What do we do?
We provide specialised support services and expertise aimed at adding value and filling gaps in existing capacity. Specialising enables us to keep abreast with emerging international best practice, and to continually build our hands-on skills and practical experience. We are continually striving to introduce new approaches and methodologies that respond to rapidly changing realities, and we are always keen to work with our customers to explore new opportunities and directions. Our four main current areas of expertise are outlined below.
Planning for conservation – whether for an ecosystem or natural landscape, a national park or a community wildlife area – is a vital yet underutilised tool for achieving the delicate balance between preservation and use of an area’s natural resources. We believe that planning provides the means to build stakeholder consensus around the conservation and development goals of an area, and to overcome sometimes divergent and conflicting needs. We also believe that management plans not only provide a vital framework for the long-term management of a conservation area, but can also be used by stakeholders as a yardstick to measure progress. All our plans are developed using participatory planning techniques which allow stakeholders to contribute fully to their development. They have a simple logical structure which keeps technical language to the minimum to ensure the plans are easy to understand and straightforward to implement.
Programme and project design and evaluation
Good programme and project design is the cornerstone for achieving tangible and lasting conservation impacts. Crucially, this requires developing an understanding of the underlying processes that lead to the unsustainable use of natural resources, and how these processes can be influenced and reversed. This provides the basis for developing a “Theory of Change” of how the programme or project can best achieve tangible outcomes and ultimately realise conservation and sustainable development impacts, by identifying and addressing the necessary drivers of change, including factors such as financial sustainability, institutional capacity, socio-economic conditions, and legal and governance systems.
Impactful project design also relies on a good understanding of what can be practically achieved on the ground, not just in theory on paper. To strengthen our understanding of the factors that enable a realistic project intervention, we have also built up strong skills in the evaluation of a wide range of conservation and development projects, both as evaluation team leaders as well as in specialist capacities.
Wildlife law enforcement and trafficking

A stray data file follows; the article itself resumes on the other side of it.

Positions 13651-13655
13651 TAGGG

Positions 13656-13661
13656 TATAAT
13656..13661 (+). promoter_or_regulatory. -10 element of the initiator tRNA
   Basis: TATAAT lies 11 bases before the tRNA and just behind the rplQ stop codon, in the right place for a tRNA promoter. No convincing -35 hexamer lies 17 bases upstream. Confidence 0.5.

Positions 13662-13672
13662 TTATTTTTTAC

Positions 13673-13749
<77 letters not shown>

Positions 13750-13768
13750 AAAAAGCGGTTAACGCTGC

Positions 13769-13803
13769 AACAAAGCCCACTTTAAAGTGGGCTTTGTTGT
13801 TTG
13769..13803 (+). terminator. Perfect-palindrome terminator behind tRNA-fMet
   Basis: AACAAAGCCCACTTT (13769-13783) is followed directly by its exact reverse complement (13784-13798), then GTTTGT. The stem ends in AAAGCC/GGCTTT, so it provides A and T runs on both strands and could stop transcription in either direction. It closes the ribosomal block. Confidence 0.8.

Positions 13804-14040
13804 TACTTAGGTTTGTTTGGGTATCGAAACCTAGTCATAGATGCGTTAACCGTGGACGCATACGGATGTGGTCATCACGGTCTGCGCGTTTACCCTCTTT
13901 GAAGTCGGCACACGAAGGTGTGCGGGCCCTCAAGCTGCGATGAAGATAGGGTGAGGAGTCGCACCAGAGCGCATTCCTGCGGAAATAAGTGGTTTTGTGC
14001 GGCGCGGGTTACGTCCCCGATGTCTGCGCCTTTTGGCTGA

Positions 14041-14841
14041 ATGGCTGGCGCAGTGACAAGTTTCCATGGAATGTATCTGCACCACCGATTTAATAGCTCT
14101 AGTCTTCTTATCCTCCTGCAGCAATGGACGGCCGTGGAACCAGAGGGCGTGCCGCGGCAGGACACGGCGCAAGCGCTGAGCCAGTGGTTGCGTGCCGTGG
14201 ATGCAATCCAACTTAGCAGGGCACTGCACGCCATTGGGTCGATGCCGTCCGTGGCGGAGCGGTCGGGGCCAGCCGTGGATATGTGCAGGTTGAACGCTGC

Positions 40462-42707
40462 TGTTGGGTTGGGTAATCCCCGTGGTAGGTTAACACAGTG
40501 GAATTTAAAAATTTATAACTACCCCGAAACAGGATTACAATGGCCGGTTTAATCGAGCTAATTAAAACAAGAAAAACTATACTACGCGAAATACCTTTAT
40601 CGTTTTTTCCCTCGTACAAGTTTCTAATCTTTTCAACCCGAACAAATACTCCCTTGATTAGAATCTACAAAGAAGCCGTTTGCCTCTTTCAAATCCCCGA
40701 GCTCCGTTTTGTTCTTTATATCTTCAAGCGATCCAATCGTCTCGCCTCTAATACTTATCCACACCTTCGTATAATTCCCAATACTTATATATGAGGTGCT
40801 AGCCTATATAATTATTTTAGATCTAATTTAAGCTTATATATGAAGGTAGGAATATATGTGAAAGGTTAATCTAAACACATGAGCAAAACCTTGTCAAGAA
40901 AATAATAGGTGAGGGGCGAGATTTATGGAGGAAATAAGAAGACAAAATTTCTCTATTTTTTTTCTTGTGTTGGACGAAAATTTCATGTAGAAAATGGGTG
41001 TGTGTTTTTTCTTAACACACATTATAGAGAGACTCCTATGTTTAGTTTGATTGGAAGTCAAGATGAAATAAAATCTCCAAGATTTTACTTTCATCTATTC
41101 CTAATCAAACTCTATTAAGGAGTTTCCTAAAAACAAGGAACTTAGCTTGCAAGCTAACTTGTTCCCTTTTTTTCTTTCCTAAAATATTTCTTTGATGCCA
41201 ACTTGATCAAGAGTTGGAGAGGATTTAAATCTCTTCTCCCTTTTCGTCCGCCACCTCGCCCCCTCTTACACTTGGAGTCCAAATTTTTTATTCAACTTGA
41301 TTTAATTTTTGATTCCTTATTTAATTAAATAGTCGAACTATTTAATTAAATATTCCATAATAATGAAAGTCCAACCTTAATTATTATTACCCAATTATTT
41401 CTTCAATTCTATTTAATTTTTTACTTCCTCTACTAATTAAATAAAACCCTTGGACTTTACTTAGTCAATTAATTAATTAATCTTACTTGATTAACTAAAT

Illegal killing and trade in African wildlife, especially of iconic species such as elephants and rhinos, has now reached crisis proportions. Illicit wildlife trafficking is now the fourth largest illegal trade internationally after arms and drugs trafficking, and trafficking in human beings. In recent years, tens of thousands of elephants have been killed every year for their tusks. Faced with this unprecedented level of poaching and organised wildlife crime, many conservationists now fear that species such as elephants and rhinos may disappear in the wild within our lifetime.
CDC is assisting international, national and site-level efforts to address this crisis in several ways. Firstly, we are working with key agencies to develop new project initiatives designed to bolster efforts to combat wildlife crime and to strengthen law enforcement efforts at both site and national levels. Secondly, we are assisting in the identification and promotion of wildlife law enforcement best practices, in order to ensure that interventions are based on the best available knowledge of what works and what doesn’t. And thirdly, we are helping to understand the status of law enforcement and wildlife trafficking prevention measures, so that national governments, conservation organisations and donors know how best to focus their resources to stem the tide in wildlife losses.
Conservation and sustainable development governance
Across Africa, there is a growing disparity between the livelihood needs of a rapidly expanding human population and the conservation needs of Africa’s outstanding but increasingly vulnerable biodiversity and habitats. From our experience over the years, we believe that natural resource governance systems are especially important for reconciling conservation and human development needs. This includes aspects such as natural resource institutions and legal frameworks, resource ownership and use rights and responsibilities, and mechanisms for equitably distributing the costs and benefits of conservation. CDC’s work in this area has focussed on developing an understanding of the socio-economic factors at play in unsustainable resource use and biodiversity loss, as a basis for designing more effective natural resource governance mechanisms. We have also provided practical support for the development of natural resource governance approaches that respond to changing socio-economic and environmental circumstances and increasing human development expectations.